IMC 2019: Sessions

Session 610: Women and the Natural World in Medieval Literature, II: Spaces

Tuesday 2 July 2019, 11.15-12.45

Organiser:Olivia Colquitt, Department of English, University of Liverpool
Moderator/Chair:Madelaine Smart, Department of English, University of Liverpool
Paper 610-aThe Virgin Martyr and the Volcano
(Language: English)
Eileen M. Harney, English Department, University of Alaska, Fairbanks
Eileen M. Harney, English Department, University of Alaska, Fairbanks
Eileen M. Harney, English Department, University of Alaska, Fairbanks
Index terms: Language and Literature - Old English, Language and Literature - Latin, Lay Piety, Women's Studies
Paper 610-bThe Memory of a Mountain: Engendering the Landscape in the Lai of 'The Two Lovers'
(Language: English)
William Biel, Medieval Studies Program, University of Connecticut
William Biel, Medieval Studies Program, University of Connecticut
William Biel, Medieval Studies Program, University of Connecticut
Index terms: Gender Studies, Language and Literature - French or Occitan, Women's Studies
Paper 610-cEcological and Spatial Practices of Domestic Healers in the Paston Letters
(Language: English)
Mikee Delony, Department of Language & Literature, Abilene Christian University, Texas
Mikee Delony, Department of Language & Literature, Abilene Christian University, Texas
Mikee Delony, Department of Language & Literature, Abilene Christian University, Texas
Sarah Sells, Department of Language & Literature, Abilene Christian University, Texas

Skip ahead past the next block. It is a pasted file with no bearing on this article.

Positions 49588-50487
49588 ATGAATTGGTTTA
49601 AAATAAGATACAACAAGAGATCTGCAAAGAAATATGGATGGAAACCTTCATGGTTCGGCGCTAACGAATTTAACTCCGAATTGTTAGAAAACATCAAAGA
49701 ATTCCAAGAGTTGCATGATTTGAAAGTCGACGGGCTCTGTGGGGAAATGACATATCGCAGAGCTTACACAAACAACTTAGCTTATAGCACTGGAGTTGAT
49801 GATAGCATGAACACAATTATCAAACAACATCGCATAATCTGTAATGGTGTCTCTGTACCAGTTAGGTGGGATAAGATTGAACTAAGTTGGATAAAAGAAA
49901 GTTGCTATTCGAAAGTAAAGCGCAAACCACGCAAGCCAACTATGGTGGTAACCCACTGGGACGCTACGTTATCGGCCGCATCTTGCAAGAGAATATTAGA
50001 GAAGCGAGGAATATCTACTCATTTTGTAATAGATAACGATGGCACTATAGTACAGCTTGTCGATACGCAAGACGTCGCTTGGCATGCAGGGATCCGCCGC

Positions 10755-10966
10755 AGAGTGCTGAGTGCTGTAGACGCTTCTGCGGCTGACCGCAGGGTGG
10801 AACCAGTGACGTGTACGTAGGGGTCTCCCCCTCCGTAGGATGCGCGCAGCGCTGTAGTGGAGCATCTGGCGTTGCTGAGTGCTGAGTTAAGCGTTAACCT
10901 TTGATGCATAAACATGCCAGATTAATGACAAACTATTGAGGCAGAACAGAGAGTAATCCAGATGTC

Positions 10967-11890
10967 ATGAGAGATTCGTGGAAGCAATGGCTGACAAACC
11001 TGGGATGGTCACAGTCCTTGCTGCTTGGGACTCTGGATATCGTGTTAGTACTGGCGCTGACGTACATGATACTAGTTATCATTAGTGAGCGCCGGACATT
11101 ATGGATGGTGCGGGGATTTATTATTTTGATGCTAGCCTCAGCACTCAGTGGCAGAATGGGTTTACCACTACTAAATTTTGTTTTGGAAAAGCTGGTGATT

Sarah Sells, Department of Language & Literature, Abilene Christian University, Texas
Sarah Sells, Department of Language & Literature, Abilene Christian University, Texas
Index terms: Archives and Sources, Gender Studies, Language and Literature - Middle English, Medicine
Abstract

This session examines aspects of spatiality in medieval literature, exploring women’s interactions with the natural world across genres and contexts. In halting the eruption of Mount Etna, Saint Agatha not only prevents the physical destruction of Catania, but also reshapes the cultural and spiritual landscape as Christianity triumphs over paganism. The mountain tomb of Marie de France’s two lovers transforms the landmark into an enduring record of hardship, success, and loss. Meanwhile, ‘The Paston Letters’ provide insight into women’s exploitation of natural spaces within a domestic setting, with their knowledge of healing plants allowing them to transcend female spatial restrictions.